Conveying the dark irony of America’s war machine, seemingly lifted right out of the Cold War era film Dr. Strangelove, Goldsmith added:
“Amazingly, there is a very large question even in the Armed Services Committee about who the United States is at war against and where, and how those determinations are made.”
Nobody really even knows with whom the US is at war, or where. Everyone just knows that it is vital that it continue in unlimited form indefinitely.
In response to that, the only real movement in Congress is to think about how to enact a new law to expand the authorization even further. But it’s a worthless and illusory debate, affecting nothing other than the pretexts and symbols used to justify what will, in all cases, be a permanent and limitless war. The Washington AUMF debate is about nothing other than whether more fig leafs are needed to make it all pretty and legal.
The Obama administration already claims the power to wage endless and boundless war, in virtually total secrecy, and without a single meaningful check or constraint. No institution with any power disputes this.
To the contrary, the only ones which exert real influence — Congress, the courts, the establishment media, the plutocratic class — clearly favor its continuation and only think about how further to enable it. That will continue unless and until Americans begin to realize just what a mammoth price they’re paying for this ongoing splurge of war spending and endless aggression.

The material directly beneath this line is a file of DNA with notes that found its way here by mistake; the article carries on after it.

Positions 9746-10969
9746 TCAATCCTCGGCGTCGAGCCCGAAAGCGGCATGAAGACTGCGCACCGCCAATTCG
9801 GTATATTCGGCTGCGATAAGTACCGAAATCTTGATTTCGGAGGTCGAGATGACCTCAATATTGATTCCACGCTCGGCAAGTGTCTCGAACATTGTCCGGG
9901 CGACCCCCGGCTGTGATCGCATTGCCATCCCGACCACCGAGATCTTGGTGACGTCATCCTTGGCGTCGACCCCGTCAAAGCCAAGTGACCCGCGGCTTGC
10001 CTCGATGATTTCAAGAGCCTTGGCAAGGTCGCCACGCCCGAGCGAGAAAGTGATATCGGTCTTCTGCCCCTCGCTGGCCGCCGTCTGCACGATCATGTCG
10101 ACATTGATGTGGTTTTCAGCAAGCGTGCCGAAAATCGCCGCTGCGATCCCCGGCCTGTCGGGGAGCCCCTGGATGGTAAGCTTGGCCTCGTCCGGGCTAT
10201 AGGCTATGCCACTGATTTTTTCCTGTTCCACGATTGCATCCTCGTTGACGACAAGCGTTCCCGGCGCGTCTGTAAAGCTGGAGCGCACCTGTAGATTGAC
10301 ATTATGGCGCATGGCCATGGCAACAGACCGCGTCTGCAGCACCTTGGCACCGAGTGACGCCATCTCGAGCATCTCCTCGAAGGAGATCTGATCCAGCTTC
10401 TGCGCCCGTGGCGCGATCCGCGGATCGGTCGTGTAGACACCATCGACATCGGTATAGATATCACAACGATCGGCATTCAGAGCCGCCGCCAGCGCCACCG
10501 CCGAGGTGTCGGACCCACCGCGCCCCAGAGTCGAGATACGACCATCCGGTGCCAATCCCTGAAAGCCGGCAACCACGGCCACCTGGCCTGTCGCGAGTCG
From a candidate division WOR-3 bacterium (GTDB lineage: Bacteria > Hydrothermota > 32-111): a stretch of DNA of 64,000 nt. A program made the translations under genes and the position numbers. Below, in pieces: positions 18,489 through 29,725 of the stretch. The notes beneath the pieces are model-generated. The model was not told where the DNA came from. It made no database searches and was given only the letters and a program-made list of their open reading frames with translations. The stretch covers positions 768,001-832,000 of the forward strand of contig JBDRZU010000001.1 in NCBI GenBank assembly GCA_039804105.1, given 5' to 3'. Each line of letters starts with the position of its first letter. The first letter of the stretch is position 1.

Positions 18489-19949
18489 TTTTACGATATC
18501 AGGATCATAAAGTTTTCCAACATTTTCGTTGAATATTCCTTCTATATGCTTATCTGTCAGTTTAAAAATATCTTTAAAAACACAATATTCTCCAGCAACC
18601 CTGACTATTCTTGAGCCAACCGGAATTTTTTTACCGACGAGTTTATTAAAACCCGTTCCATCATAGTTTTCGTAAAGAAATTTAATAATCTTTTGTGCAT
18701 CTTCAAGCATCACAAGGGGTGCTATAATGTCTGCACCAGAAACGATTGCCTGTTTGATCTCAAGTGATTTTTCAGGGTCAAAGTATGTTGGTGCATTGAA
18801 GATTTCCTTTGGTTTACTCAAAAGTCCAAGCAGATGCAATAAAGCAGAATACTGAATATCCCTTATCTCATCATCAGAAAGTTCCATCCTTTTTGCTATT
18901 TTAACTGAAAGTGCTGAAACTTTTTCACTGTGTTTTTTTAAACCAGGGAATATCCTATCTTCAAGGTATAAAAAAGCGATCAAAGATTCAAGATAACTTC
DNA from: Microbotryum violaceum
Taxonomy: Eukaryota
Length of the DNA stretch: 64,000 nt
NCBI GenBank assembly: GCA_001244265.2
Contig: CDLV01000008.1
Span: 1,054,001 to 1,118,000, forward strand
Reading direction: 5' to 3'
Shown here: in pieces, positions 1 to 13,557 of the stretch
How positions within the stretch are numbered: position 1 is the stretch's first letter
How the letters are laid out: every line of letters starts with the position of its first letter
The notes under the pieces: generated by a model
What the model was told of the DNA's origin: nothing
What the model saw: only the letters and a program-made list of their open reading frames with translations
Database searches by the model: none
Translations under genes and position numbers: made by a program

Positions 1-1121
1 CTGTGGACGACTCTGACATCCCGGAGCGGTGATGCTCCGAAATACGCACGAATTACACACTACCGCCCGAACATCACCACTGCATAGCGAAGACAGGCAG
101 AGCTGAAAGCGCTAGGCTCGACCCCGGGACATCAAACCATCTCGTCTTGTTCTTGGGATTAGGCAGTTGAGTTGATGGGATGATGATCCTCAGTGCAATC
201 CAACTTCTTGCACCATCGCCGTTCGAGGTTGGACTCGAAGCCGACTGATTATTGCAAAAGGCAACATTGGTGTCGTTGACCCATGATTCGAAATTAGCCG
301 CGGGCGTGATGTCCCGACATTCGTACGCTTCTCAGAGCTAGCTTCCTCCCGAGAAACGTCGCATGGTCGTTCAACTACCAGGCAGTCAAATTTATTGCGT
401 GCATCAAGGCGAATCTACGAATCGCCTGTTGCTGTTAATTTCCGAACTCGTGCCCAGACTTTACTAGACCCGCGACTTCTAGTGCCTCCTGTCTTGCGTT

Although I’m no fan of mindless partisan hackery, one must acknowledge, if one is to be honest, that sometimes it produces high comedy of the type few other afflictions are capable of producing.
On a related note: when Attorney General Eric Holder spoke about the DOJ’s subpoeans for AP’s phone records — purportedly issued in order to find the source for AP’s story about a successfully thwarted terror attack from Yemen — he made this claim about the leak they were investigating: “if not the most serious, it is within the top two or three most serious leaks that I have ever seen.”
But yesterday, the Washington Post reported that CIA officials gave the go-ahead to AP to report the story, based in part on the fact that the administration itself planned to make a formal announcement boasting of their success in thwarting the plot.
Meanwhile, the invaluable Marcy Wheeler today makes a strong case that the Obama administration engaged in a fear-mongering campaign over this plot that they knew at the time was false — all for the purpose of justifying the president’s newly announced “signature drone strikes” in Yemen.
The key lesson from all of this should have been learned long ago: nothing is less reliable than unchecked claims from political officials that their secret conduct is justified by National Security Threats and the desire to Keep Us Safe.